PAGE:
Karri Kiyuna, General Manager, Wildhawk Bar: To any young woman getting started just remember that your dreams and goals are going to grow and evolve with you! It is great if your path changes along the way, as long as you keep your happiness as a top priority
Carrie Upson, General Manager, PlumpJack Wine & Spirits: Choose any career; there's nothing you can't do. Choose any industry and you'll find a successful woman in that field. Ask people for help when you need it, and ask them to keep their negativity away from you if they are discouraging you. Try new things until you find something you feel passionate about. Be yourself.
Meagan Millar, General Manager, PlumpJackSport: Speak up often and expect to be heard.
Hilary Newsom, President, PlumpJack Group: I was raised to believe I could do, and be, anything, so I am very lucky; however, when I did become the President of PlumpJack I had many moments of self-doubt. I questioned myself all the time, and I got in my own head. When you achieve your goals, believe in yourself, don’t doubt yourself. Know that it’s ok to be wrong sometimes. Don’t be afraid to make mistakes and to ask for help -that doesn’t make you weak, that makes you stronger.
Meet the Women of PlumpJack
Q: What’s your definition of a fearless woman?
Danielle Cyrot: A fearless women never gives up, never gives in to the “no’s” of the world, and always believes that yes, it can be done.
Meagan Millar: To stay confident and steadfast to your belief and passion.
Hilary Newsom: I think it is ok to be bold and step up and not be afraid to fail. It is ok to step back, reassess and start over with a new plan.
Sandra Roberts: Being scared and doing it anyway...
Carrie Upson: Be a little selfish; make yourself and your dream your number one priority. When you take care of yourself and are happy in your own right, it will trickle down into your relationships, work life, etc. Don't care about what other people think more than you care about what YOU think. Acknowledge your fears if you have them, because it's normal to fear the unknown.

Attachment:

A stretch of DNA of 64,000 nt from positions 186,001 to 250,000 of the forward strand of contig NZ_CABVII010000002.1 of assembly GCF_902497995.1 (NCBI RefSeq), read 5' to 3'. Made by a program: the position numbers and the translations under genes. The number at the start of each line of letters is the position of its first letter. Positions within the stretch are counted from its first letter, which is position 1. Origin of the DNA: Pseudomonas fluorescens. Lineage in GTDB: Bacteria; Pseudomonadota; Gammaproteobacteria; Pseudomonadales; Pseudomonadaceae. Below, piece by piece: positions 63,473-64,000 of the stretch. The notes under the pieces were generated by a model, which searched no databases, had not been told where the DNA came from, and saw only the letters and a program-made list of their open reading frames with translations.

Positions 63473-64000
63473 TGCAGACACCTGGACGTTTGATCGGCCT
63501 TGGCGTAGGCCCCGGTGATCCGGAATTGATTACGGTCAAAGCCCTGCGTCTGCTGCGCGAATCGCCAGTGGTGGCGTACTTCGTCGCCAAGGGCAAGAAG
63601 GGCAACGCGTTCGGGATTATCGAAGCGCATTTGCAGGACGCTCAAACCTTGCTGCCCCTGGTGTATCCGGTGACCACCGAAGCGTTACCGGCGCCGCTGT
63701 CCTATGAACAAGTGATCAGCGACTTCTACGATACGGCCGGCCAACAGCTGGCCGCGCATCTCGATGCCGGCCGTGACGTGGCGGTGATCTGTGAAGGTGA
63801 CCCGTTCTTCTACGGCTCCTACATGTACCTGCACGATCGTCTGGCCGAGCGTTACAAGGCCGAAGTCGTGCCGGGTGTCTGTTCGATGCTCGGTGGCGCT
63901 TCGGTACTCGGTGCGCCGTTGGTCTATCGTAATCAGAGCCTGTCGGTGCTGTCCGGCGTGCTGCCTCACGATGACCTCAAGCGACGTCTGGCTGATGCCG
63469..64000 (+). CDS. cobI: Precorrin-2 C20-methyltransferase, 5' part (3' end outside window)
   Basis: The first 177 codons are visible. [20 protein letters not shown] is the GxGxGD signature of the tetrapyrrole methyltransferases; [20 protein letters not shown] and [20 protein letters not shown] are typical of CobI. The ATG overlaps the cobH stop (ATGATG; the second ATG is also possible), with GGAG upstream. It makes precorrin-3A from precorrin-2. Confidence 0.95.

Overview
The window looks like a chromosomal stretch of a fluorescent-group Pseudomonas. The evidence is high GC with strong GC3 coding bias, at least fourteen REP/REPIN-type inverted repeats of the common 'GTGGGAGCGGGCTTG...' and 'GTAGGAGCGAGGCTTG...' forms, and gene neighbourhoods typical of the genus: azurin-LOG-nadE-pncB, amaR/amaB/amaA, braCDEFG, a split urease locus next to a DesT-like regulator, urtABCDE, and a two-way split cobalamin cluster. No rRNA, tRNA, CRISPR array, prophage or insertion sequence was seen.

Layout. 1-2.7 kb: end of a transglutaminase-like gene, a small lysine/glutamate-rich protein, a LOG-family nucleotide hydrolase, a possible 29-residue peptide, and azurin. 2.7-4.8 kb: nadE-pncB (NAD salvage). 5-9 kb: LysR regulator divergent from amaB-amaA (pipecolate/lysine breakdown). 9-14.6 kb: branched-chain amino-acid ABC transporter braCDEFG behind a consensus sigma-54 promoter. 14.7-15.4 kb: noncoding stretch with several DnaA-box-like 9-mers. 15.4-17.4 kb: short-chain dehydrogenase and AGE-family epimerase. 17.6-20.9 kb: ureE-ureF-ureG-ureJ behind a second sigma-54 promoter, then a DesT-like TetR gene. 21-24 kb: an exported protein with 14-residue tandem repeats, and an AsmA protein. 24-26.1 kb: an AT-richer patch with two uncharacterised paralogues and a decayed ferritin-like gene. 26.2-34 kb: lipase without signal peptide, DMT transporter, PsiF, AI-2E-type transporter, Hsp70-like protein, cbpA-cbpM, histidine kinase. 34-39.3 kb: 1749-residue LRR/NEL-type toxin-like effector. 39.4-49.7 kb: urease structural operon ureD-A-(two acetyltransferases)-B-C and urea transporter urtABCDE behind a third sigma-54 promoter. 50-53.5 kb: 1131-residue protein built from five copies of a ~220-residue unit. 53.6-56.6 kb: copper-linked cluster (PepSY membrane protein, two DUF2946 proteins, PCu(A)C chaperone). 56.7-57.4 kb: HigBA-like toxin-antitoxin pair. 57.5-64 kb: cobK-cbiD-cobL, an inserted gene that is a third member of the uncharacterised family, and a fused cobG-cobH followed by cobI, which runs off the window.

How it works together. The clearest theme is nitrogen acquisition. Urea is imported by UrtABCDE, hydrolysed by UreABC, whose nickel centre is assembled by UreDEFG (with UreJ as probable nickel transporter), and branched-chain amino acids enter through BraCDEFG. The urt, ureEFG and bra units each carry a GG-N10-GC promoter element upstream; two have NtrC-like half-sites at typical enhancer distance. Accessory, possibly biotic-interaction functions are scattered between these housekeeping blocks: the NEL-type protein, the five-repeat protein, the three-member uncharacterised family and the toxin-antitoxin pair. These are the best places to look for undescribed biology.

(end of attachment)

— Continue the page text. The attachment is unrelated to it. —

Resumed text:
Q: What women/woman inspires you?
Hilary Newsom: My mom was heroic. She raised two kids, mostly alone since my father lived out of town for many years. She worked up to three jobs and provided a beautiful and happy life for us. I am also inspired by my sister in law Jennifer Seibel Newsom. She is changing the conversation about women’s equality and forcing people to be introspective and strive to be better.
Sandra Roberts: My mother, who moved to the US from Germany with my dad, inspires me. After his death, she earned two degrees including a MBA (maintaining a 4.0 GPA),while working full time and rearing a child single handedly in a foreign country.
Carrie Upson: Too many to name; all of the new women in Congress, women like Nancy Pelosi and Ruth Bader Ginsburg, who have been in a male dominated careers for so long, women who are/were executives of huge corporations like Sheryl Sandberg for Facebook or Meg Whitman of HP, women winemakers/brewers/distillers, as well as women who decide to focus on family and don't have careers.
Danielle Cyrot: My Mom.
Karri Kiyuna: The most inspiring women in my life are the ones I get the pleasure of working with every day. We have found a group of hard working women who challenge one another to learn and grow as well as support each other when ever needed.
Meagan Millar: Reese Witherspoon, she inspires woman to be confident and live life on their own terms.
Q: What do you find encouraging today as a woman?
Karri Kiyuna: I find this growing industry full of women to be extremely encouraging. No matter what your chosen profession, it looks like women are charging forward and making some real noise.
Sandra Roberts: Times are changing and opportunities are broader than ever for women. I’m grateful to all the women who came before me to make this possible.
Hilary Newsom: I think women are stepping up and stepping in. I proud to see this shift and know that my kids are growing up in a different world. A world where you don’t just believe you can be anything you strive to be, but they can see it, there are role models.
Meghan Millar: There are SO many women in leadership roles in our country both in business and government. It's encouraging!
Carrie Upson: That there is open dialogue about so many issues that weren't discussed in the past. That more and more women aren't afraid to speak the truth. I hope that in the future there will continue to be less discrimination based on sex, less sexual harassment, and more equality in pay.
Danielle Cyrot: I am so glad that more women have been elected to the house and senate. We can only bring a voice of change in this world if we have a seat at the table. I think big change is coming!